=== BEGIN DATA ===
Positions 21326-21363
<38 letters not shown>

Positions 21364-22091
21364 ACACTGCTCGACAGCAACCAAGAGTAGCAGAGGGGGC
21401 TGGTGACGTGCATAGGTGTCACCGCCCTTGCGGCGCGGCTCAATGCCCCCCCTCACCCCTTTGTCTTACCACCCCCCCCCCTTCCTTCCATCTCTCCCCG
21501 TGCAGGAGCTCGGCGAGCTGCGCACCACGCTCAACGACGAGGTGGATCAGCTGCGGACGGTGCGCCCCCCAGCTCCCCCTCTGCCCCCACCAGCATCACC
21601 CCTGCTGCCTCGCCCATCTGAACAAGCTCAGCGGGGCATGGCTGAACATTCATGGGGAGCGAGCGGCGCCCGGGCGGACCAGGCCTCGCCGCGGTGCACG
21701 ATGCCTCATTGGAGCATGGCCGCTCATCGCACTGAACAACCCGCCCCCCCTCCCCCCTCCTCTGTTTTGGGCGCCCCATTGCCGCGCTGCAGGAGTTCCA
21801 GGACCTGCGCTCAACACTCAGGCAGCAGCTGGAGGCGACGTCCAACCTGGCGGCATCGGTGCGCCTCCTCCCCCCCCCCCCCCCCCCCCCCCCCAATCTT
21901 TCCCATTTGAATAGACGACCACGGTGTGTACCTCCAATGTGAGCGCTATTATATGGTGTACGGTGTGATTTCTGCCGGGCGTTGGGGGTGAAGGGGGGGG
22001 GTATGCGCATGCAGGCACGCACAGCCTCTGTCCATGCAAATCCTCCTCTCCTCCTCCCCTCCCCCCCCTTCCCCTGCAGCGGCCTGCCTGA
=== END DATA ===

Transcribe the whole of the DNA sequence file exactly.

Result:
Positions 21326-21363
<38 letters not shown>

Positions 21364-22091
21364 ACACTGCTCGACAGCAACCAAGAGTAGCAGAGGGGGC
21401 TGGTGACGTGCATAGGTGTCACCGCCCTTGCGGCGCGGCTCAATGCCCCCCCTCACCCCTTTGTCTTACCACCCCCCCCCCTTCCTTCCATCTCTCCCCG
21501 TGCAGGAGCTCGGCGAGCTGCGCACCACGCTCAACGACGAGGTGGATCAGCTGCGGACGGTGCGCCCCCCAGCTCCCCCTCTGCCCCCACCAGCATCACC
21601 CCTGCTGCCTCGCCCATCTGAACAAGCTCAGCGGGGCATGGCTGAACATTCATGGGGAGCGAGCGGCGCCCGGGCGGACCAGGCCTCGCCGCGGTGCACG
21701 ATGCCTCATTGGAGCATGGCCGCTCATCGCACTGAACAACCCGCCCCCCCTCCCCCCTCCTCTGTTTTGGGCGCCCCATTGCCGCGCTGCAGGAGTTCCA
21801 GGACCTGCGCTCAACACTCAGGCAGCAGCTGGAGGCGACGTCCAACCTGGCGGCATCGGTGCGCCTCCTCCCCCCCCCCCCCCCCCCCCCCCCCAATCTT
21901 TCCCATTTGAATAGACGACCACGGTGTGTACCTCCAATGTGAGCGCTATTATATGGTGTACGGTGTGATTTCTGCCGGGCGTTGGGGGTGAAGGGGGGGG
22001 GTATGCGCATGCAGGCACGCACAGCCTCTGTCCATGCAAATCCTCCTCTCCTCCTCCCCTCCCCCCCCTTCCCCTGCAGCGGCCTGCCTGA